If you're lucky enough to land an interview, don't risk being under prepared. Cover all your bases--you have one shot to send all the right signals, convey your relevant experience, and convince the hiring managers that you would fit like a glove into their company culture.
Any hint or red flag that might indicate you're a bad hire means you're out of the running. After all, employers can't afford bad hires. With writing and placing job ads, reviewing resumes, reference checks, interviewing, training and more--hiring a replacement is extremely expensive.
These are some red flags that employers are looking for during an interview:
1. You have no clue about the company's culture. The easiest way for them to determine that you're a great fit is by showing them how you love their company culture. Sprinkle comments here and there in your interview that show that you've read up on their office. If it's technology-centric, for instance, talk about your passion and love for innovation. They've really got to be sure that you want to immerse yourself in their environment. If it's a startup, exude your interest in the up-and-coming product or market.
2. You need to pause before answering "Why do you want to work here?" You've got to dig deep and think about why this particular company at this time is the best place for you. It could be the company culture that you love, a product you strongly believe in, or the company mission. "Long pauses before responses typically indicate the candidate does not have an answer or has been thrown by the question," says Marlene Caroselli, corporate trainer and author of The Language of Leadership. Avoid the pause by preparing reasons why you want to work at this specific company and not somewhere else in this industry. Same goes for other recurring questions, like the old "Tell me about yourself."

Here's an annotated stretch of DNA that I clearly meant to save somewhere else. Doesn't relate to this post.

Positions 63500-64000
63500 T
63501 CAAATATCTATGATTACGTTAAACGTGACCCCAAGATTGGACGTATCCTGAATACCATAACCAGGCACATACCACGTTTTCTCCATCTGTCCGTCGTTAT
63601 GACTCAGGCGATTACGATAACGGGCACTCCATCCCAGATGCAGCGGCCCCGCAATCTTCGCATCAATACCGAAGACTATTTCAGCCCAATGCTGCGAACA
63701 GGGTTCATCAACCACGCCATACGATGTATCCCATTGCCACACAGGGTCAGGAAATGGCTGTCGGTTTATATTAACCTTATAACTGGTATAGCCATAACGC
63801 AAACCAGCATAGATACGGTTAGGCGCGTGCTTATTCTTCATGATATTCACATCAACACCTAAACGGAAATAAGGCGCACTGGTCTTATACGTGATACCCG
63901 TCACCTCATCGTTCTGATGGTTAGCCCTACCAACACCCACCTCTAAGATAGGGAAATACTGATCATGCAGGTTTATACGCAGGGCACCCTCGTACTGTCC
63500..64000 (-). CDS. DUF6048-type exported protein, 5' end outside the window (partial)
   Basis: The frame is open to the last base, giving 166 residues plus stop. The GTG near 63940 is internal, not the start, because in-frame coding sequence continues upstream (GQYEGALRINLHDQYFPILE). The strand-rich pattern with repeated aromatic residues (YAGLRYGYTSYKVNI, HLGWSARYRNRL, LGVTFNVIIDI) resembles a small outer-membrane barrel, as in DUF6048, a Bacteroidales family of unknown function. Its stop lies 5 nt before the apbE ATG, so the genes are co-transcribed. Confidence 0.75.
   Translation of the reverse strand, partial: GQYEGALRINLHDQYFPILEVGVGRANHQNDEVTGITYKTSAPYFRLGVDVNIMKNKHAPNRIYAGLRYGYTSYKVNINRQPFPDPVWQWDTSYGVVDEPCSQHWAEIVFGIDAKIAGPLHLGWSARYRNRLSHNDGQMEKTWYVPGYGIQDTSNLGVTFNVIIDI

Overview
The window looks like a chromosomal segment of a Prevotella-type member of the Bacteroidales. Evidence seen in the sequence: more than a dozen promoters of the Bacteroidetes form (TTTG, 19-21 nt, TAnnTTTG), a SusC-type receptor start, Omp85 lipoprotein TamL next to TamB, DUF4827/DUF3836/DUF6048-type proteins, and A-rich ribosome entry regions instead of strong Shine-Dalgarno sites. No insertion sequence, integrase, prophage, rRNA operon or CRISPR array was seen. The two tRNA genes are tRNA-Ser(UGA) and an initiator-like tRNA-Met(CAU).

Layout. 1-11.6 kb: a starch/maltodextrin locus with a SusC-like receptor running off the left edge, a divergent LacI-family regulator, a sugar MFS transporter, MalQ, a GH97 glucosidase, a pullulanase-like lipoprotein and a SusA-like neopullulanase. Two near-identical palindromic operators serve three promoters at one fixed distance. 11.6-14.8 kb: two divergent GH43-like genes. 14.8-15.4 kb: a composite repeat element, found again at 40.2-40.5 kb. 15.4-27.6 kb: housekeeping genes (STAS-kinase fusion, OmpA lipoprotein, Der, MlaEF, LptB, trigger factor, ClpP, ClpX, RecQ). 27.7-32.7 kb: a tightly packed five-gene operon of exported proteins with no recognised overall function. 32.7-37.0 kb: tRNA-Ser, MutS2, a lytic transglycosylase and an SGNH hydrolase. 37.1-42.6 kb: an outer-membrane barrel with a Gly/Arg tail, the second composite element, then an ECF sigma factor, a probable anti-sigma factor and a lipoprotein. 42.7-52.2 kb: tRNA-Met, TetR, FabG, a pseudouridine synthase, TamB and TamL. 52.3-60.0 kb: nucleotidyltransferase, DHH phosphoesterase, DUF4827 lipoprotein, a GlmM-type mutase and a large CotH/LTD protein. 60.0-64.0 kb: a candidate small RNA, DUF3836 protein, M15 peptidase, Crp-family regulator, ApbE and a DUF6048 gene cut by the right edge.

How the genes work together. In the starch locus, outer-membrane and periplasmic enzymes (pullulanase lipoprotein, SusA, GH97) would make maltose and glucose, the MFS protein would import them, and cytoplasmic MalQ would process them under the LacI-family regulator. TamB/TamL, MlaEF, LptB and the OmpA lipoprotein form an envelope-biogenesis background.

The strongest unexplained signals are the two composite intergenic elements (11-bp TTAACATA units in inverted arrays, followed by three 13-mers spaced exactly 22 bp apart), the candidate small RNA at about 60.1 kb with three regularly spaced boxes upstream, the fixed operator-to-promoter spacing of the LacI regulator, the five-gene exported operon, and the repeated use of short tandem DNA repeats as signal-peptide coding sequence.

3. You didn't get a handle on the company's mission and values. It's standard procedure for employers to explain and inform candidates about the company's overall goals. "All companies or organizations want to know that you understand their mission, purpose, etc," says Andrew Simmons, Ph.D., director of CareerLAB at Brown University. But if you drop some knowledge on the company's mission beforehand, you'll stand out. Show the hiring managers that you're not only technically skilled but also aware and excited about the company's big picture.
4. You haven't read any press articles. Stay up-to-date on what's going on with the company. Is it under some fire right now? Has it completed a major milestone? If you find news on the latter, mention it in the interview. The easiest way to do this is to set up Google alerts for the company name and CEO's name.
5. You're unclear about the role. You should know the job description like the back of your hand. Be prepared to talk about specific examples of the skills and experience that are necessary for the role--without hesitation. Again, it goes back to avoiding the long pause.
6. You haven't prepared a list of smart questions to ask them. You know the question is coming. At the end of the interview, there's always an opportunity to ask questions. Make sure you come prepared with a few great ones that specifically relate to the company or role. "Overall, talking in specifics will be much stronger than falling back on general statements (e.g., show, don't tell)," Simmons says. Practice talking concisely, he adds.
The more specific and insightful, the better, because "interviewers can tell if candidates are using common answers to tough questions as opposed to original ideas," Caroselli says.
7. Your answers aren't focused enough. If you try to say that you're up for anything or can do anything, they're not buying it. Be specific in describing how you will benefit the company, and be honest. Don't try to be everything to everyone. Instead, market your specialty.
Ritika Trikha is a writer for CareerBliss, an online career community dedicated to helping people find happiness in the workplace. Check out CareerBliss for millions of job listings, company reviews, salary information, and a free career happiness assessment.